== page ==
Thursday, November 24, 2011

Forgive and Forget

When I was a little kid, my sister and I fought about anything and everything. To be honest, we still fight. It's normal sibling rivalry. But when we were younger, everything she did annoyed the crap out of me. Once when I was six and she was four, she accidentally ripped off the head of my barbie princess. That could be one of the most traumatizing things that has ever happened to me (kidding, but it was horrifying at the time). I was fuming for the next two hours, which in little kid time is basically a freaking eternity. My mom talked to me about how it was an accident, that sisters should always love each other, and that I should learn to forgive Lucy. That is the first time that I can recall learning about forgiveness.

Forgiving and ignoring are two things that some people may get confused with each other. Maybe you have heard someone say something like "I'm over it okay? I've moved on, now stop talking about it!" and then they storm away in a hurry. Or maybe they just say something like "It's forgiven okay? I'm fine." Now these people haven't actually been able to forgive what happened. They are just trying to avoid the topic. They've pushed the memory deep into the very back of their brains and vowed never to think about it again. But they won't truly be able to move on until they learn to forgive. Learning to forgive, to let go of any resentment or anger, is one of the hardest things to do.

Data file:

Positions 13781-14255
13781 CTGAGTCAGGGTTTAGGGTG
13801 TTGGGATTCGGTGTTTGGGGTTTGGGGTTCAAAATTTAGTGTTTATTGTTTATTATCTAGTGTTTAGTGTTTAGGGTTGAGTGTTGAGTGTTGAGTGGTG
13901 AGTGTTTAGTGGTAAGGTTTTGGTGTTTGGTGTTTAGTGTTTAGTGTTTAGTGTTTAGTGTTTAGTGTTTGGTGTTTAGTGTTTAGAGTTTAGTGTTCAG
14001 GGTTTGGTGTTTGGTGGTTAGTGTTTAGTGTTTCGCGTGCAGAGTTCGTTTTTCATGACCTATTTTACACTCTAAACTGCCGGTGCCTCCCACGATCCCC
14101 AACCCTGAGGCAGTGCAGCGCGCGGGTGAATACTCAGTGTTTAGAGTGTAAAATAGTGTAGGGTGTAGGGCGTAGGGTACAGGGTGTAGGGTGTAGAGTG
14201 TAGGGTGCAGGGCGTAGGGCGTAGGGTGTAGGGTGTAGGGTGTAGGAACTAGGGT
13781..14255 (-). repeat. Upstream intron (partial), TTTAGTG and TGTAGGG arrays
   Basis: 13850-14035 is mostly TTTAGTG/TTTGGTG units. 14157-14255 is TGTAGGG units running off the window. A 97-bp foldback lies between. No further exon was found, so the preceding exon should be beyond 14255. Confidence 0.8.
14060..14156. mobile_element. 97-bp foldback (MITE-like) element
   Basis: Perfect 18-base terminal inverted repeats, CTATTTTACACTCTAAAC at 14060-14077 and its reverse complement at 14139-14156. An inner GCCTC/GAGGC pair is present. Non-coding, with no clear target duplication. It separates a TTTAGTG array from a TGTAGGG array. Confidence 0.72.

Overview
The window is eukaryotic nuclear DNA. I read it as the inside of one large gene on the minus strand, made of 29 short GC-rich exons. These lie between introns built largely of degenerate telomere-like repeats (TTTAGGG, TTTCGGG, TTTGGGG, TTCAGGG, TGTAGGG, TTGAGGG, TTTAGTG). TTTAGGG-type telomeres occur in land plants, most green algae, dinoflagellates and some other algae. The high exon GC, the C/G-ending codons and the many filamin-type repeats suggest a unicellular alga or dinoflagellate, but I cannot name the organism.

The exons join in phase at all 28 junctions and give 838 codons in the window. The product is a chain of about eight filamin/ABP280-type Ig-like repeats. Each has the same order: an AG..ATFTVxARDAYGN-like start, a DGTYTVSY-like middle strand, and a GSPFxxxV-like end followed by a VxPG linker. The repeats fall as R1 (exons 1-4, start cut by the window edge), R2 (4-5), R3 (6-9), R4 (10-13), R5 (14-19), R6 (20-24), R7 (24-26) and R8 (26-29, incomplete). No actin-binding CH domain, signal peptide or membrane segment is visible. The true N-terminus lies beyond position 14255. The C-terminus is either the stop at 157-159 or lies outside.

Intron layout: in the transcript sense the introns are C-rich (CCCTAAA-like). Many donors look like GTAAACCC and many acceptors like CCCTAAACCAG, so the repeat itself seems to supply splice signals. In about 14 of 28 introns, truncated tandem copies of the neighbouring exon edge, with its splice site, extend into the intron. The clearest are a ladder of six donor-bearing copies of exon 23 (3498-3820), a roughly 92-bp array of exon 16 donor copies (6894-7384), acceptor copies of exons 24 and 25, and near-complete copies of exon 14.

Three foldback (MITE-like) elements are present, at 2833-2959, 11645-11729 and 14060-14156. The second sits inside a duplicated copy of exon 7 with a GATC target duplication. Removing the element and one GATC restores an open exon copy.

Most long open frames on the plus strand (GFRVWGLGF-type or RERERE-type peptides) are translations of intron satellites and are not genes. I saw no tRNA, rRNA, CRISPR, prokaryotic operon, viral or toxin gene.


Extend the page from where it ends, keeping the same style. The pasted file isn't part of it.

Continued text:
When anger is eating away at us, it's hard to find compassion to forgive someone. We've all experienced feelings of animosity and fury; these emotions take over until it's impossible to think clearly. In order to be able to focus on more important things, you will need to let go of the hostility that has taken over your life. Once you do forgive, you will be able to embrace feelings of calmness, peace, and joy.

It takes a while to learn how to forgive and forget. At first, you are angry. You hate the person, the situation, everything about what happened. You might even kill if it weren't illegal to. Okay, maybe that's an exaggeration but you get what I'm saying. Once the anger starts to fade away, you start to reflect. What really happened? What went wrong? Then you start to think. You will realize that it is not worth it to stay angry forever, and you decide to forgive.

Being able to forgive is a highly admired trait. In YES class, we were talking about a book, I cannot remember the name--this is bugging the crap out of me. Anyway, it is about an old man named Morrie (or Morry; im not sure how to spell it,) and Morrie is terminally ill. The person writing this book, looks up to Morrie as a mentor, a father figure, a role model, and he visits Morrie once a week. Morrie teaches him many life lessons, and the most important one to him is the one about forgiveness. He said that you need to let things go, because once you are lying on your death bed, these things that you are holding grudges about will not even matter. You need to forgive people and hold on to the relationships that you have formed throughout your life. They are more important than anything, and nothing should stand in the way.

Forgiveness does not come easy. When you are overcome with feelings of bitterness, vengeance, and thoughts of revenge, it's difficult to let go of those emotions and forget whatever has happened. It takes tremendous emotional strength to finally learn to forgive, but once you do, life will be much better. I realize that I sound like a fortune cookie right now. It's kind of embarrassing, but whatever.  It doesn't help anyone or anything by holding grudges. By learning to forgive, you will experience peace and be able to focus on other parts of your life more.

1 comment:

  1. I apologize in advance if these are completely are a great writer though, you did a fantastic job with this topic!

    1. Narration (cute story)
    2. Comparison/Contrast
    3. Cause & Effect
    4. Process Analysis
    5. Example
    6. Argument/Persuasion